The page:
I’ve gotten several questions about flour mixes lately, so I threw together this post that summarizes a lot of information that’s currently spread around my blog in various places. If you have any additional questions, just ask them in the comments and I’ll answer them and somehow incorporate the answers into this post.
If you’d like to learn more about why you have to use so many different flours together, what the flours do, and which gluten free flour mix is best for you, make sure to read my ebook, The Gluten Free Survival Guide. Chapter 7 is devoted to gluten free cooking, and you’ll get all of your questions answered there.
First, here are the recipes for my flour mixes:
Gluten Free Cake Flour Mix
1 part brown rice flour
1 part sorghum flour
1 part tapioca starch
1. Depending on how much flour mix you want to make, choose a measuring cup. If you want 9 cups of mix, use a 1 c. measure. If you just need a tad, you can use a 1/8 tsp. measure =)
2. Whichever measure you choose is now a “part”. Scoop out the appropriate amounts of each flour and pour into a large mixing bowl.
3. Sift/whisk/stir the flours until they are extremely well combined. No streaks of corn starch allowed.
4. Store in an air-tight container in your pantry, refrigerator, or freezer depending on how long you think it will take you to use all of the mix. The colder the storage area, the longer the shelf life of the flours.
For the corn starch: tapioca starch (also called tapioca flour), potato starch, arrowroot flour
For the masa harina: almond flour
My Recipes That Use the Flour Mixes:
How to Use Gluten Free Flour Mix in Your Own Recipes:
1. If you have a gluten free recipe that lists several types of flour, sum the amounts of each flours and substitute an equal amount of flour mix.
2. Check the recipe that you’re altering and make sure the ratio of flour:starch is about the same as in your flour mix. For instance the flour to starch ratio in my mixes is somewhere between 5:4 and 6:3. (The masa harina acts somewhat similarly to a starch – it absorbs a lot of water). If the recipe that you’re converting has a 3:4 flour to starch ratio, then the recipe author has added additional starch to “lighten” the recipe. If you are confident in your math abilities, then you can probably figure out how much additional starch to add. Otherwise, find another recipe for this type of experiment.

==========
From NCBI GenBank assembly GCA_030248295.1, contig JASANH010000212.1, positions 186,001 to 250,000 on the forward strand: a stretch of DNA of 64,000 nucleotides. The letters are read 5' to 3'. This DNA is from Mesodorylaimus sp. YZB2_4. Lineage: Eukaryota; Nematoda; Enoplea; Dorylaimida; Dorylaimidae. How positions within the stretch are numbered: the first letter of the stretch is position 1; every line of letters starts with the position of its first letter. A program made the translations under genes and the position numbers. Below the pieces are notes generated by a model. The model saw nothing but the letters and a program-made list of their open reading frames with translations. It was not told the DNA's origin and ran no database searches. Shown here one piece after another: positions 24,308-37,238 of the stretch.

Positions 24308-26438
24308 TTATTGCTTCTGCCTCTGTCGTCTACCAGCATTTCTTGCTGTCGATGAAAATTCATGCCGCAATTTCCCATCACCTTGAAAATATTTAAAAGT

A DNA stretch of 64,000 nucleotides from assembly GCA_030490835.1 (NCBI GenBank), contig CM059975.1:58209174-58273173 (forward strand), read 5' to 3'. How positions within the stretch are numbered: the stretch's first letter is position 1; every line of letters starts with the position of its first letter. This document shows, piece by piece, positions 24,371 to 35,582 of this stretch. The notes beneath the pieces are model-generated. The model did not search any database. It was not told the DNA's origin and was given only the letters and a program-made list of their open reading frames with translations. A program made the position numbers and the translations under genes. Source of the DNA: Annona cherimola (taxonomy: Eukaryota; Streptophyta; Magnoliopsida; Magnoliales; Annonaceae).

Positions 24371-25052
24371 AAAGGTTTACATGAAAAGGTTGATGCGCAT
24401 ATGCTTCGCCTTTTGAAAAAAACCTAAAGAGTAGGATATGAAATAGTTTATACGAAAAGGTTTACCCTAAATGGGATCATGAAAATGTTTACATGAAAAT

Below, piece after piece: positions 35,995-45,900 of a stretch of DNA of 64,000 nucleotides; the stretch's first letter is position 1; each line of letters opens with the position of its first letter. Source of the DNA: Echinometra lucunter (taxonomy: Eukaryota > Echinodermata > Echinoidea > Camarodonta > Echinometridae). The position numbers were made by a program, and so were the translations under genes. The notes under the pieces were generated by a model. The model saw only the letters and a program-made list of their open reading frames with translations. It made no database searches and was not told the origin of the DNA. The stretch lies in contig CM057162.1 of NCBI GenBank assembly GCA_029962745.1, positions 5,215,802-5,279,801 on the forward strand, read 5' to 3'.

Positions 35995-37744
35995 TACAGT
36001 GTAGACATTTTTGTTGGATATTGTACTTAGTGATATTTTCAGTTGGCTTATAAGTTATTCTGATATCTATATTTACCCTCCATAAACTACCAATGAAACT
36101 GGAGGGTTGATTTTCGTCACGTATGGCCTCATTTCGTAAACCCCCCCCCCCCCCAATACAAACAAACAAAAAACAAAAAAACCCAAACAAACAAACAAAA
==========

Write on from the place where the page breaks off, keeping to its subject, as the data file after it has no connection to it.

3. If you’re converting a recipe that uses regular wheat flour, start with a 1:1 substitution of one of the gluten free all purpose flours and add 1/2 – 1 tsp. xanthan gum. If the recipe is not as tender as you would want, then replace some of the flour with additional corn starch next time. If the baked good is too tender, then replace some of the flour with brown rice flour, soy flour, garfava flour or sorghum flour. It may take some experimentation, but most gluten free baking does.
Frequently Asked Questions:
1. Can I use the all purpose flour mix for everything? (cakes, pie crust, etc…?)
I don’t use it for cakes, and I still haven’t tried to make a gluten free pie crust. However, the mix has worked well in the few batches of cookies that I’ve made. I generally stick to savory baking, and for that it works wonderfully.